vices are covered that you're bound to see your horse or any horse, for
that matter, covered somewhere in the pages of this book. The book is
well written by an author with decades of horse experience. At $14 its
highly recommended that you add this to your bookshelf if you're
looking to improve your horsemanship knowledge.
Breaking Your Horse's Bad Habits
wonderful little book was written by the now-deceased W. Dayton Sumner,
and I have to say with all honesty its one of the best horsemanship
books I've ever read. Like Bucklin's book, this one covers a list of
"bad horse behaviors" but the list is much shorter, and its more
focused on riding issues. The book starts out talking about why horses
do what they do, how they think and how they form habits. OK none of
this is scientific, but its based on another horse trainers years and
years of experience being around horses, and its nice to be able to
pick the brain of a top notch horse trainer.
should-order this book from Amazon.com by clicking on the image to the
left. But they don't list the table fo contents for the book so I'll
list it here for you.
- Why Horses act the way they do
- The legacy of nature
- The effect of domestication
- Individual differences
- How horses learn
- How habits are formed
- How habits are changed
- Before you begin
- Bad habits in the stable
- Correcting problems of handling
- No mouth, no horse
- The horse that won't walk
- The horse that won't back
- Theo horse that is hard to mount
- The runaway
- The balker
- Refusing to jump
- The horse that rears
- The horse that bucks
- The horse that shies
- Mixing gaits
- Bad habits in Harness
loved reading this book-hearing the expert share his secrets picked up
over a lifetime of horsemanship. If I had to recommend a horse owner
get just a single book, it would come down to this one or Parelli's.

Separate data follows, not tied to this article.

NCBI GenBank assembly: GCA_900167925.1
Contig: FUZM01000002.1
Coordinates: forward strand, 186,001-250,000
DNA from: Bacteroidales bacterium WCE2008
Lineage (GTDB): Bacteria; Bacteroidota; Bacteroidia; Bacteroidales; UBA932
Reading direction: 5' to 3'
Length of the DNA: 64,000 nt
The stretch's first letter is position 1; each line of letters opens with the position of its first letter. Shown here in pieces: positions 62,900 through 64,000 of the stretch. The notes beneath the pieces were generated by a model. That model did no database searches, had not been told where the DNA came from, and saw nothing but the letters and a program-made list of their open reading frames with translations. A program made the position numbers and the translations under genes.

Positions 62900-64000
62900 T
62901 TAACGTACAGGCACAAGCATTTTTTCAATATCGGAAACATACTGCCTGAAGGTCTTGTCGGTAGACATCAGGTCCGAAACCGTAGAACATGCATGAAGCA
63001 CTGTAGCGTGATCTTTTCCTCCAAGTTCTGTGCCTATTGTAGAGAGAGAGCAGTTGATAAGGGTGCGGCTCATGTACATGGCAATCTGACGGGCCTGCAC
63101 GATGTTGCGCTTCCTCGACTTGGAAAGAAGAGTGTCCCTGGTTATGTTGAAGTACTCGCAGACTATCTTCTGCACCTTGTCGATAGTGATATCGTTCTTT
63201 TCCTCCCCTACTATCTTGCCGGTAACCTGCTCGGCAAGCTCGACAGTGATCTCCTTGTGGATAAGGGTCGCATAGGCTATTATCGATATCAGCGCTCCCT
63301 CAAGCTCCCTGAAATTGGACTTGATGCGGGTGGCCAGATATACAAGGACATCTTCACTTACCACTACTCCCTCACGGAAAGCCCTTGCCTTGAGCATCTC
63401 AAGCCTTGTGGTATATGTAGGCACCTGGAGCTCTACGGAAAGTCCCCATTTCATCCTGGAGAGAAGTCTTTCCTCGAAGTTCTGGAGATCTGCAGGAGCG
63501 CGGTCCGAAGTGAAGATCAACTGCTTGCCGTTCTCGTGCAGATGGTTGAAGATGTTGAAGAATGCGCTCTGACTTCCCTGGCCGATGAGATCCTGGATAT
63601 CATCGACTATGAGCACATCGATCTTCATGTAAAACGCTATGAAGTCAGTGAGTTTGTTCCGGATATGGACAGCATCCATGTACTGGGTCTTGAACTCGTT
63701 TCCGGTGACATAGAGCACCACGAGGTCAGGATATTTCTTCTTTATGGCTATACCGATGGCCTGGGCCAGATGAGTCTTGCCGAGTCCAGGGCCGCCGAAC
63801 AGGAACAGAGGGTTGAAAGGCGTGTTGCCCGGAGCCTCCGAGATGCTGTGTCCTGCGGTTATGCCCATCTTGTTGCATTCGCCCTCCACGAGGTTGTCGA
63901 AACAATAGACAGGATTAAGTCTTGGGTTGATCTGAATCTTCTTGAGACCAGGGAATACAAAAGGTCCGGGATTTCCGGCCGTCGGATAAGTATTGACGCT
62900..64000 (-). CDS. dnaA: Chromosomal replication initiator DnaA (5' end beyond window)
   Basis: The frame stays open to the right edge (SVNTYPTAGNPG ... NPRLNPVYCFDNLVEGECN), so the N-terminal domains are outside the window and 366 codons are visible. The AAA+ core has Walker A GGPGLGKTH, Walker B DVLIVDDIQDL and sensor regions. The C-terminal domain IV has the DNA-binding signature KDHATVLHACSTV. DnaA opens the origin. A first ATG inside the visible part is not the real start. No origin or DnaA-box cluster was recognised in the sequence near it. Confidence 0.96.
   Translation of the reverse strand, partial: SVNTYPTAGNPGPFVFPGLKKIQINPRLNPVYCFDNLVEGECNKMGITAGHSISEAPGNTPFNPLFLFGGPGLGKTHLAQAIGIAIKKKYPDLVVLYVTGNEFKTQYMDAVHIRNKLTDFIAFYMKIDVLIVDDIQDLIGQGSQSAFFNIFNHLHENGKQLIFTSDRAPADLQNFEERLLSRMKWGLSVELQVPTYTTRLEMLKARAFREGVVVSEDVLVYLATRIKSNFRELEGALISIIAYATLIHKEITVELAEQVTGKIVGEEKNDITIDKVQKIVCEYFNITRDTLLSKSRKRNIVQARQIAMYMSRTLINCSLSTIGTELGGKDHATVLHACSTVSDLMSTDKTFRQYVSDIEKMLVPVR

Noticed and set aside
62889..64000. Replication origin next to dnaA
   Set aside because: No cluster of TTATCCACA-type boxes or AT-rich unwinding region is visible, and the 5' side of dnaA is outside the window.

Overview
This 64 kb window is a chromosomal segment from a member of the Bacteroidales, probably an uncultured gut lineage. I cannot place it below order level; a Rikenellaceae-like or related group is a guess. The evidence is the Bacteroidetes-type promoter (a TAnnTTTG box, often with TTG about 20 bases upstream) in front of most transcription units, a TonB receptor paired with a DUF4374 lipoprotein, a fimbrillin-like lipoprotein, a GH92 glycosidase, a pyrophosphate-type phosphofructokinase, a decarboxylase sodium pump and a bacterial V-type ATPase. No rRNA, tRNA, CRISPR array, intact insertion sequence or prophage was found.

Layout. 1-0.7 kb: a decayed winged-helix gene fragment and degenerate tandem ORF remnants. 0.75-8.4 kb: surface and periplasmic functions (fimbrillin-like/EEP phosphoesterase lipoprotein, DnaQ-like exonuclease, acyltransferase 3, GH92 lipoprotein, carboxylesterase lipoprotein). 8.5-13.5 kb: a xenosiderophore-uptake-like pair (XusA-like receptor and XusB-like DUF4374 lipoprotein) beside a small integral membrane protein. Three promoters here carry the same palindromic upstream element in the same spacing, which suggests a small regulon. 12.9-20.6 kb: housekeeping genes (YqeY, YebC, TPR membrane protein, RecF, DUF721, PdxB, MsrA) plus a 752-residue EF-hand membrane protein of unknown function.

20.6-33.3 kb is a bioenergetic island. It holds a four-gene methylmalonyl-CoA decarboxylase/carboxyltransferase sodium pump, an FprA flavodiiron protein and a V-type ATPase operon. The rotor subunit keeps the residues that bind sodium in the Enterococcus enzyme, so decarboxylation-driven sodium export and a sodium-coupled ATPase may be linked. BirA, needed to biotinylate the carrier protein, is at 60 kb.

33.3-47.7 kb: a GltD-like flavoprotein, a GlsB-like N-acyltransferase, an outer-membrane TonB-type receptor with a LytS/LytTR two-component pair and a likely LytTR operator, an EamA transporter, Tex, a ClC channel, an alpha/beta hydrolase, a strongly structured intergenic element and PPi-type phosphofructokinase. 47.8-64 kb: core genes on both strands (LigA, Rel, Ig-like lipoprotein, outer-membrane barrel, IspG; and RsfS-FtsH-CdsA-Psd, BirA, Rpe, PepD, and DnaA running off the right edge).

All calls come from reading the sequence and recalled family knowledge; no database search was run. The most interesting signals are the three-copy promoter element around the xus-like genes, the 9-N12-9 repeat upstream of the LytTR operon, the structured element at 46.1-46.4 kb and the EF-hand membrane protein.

The author in this case has passed away so there's no telling how
much longer it will be in print. You can snap up a copy on amazon.com
Bombproof Your Horse: Teach Your Horse To Be Confident, Obedient, and Safe, No Matter What You Encounter
book is written by a former police officer. Whether you can actually
"bombproof" your horse after reading this book, well I'll leave that to
your own imagination but my guess is no. Nonetheless the book is worth
a look because we only have to look at the results. You certainly can't
have a police horse that's on the spooky side, so any police horse
trainer must know what he's talking about-after all he's been spending
his time getting horses ready for duty doing riot control and other fun
How much longer the practice of having police horses
continues is in doubt. In recent years, due to bad economic times and
state and local budget shortfalls, many municipalities have been forced
to cut back or even eliminate their mounted patrols. This is a shame
for a couple of reasons, for one seeing mounted police is probably the
only up-close horse experience many people are going to have, and
secondly think about all the skill that's going to be lost. Handed down
for generations, many skilled horse trainers learned their trade within
the mounted police. It will be a shame if it disappears completely.
one of the biggest benefits of this book is that the author gives you
hands-on practical advice you can use to train your horse to be solid
and calm. My feeling about the exercises was that they are best
performed in groups, and probably with a professional trainer present.
So while I'd recommend the other books listed above on this page just
for reading to get insight into horsemanship (natural or otherwise), I
wouldn't recommend this book for that purpose. I would recommend this
book if you have a flighty horse and you want to get together with a
few other folks and arrange some de-spooking clinics.
owner of one sane and two completely insane horses, I can see the value
of such an exercise. Horses with "issues" are not in short supply these
days, so if the will is really there I would imagine such a clinic
could be arranged. If that sounds like something you need to do, pick
up this book as a first step and study the exercises. Then get together
with a trainer and see what could be worked out. If you are a trainer
yourself, you might want to study the exercises in the book to
incorporate into your clinics.
Definitely a practical, hands-on book recommended for people with spooky horses.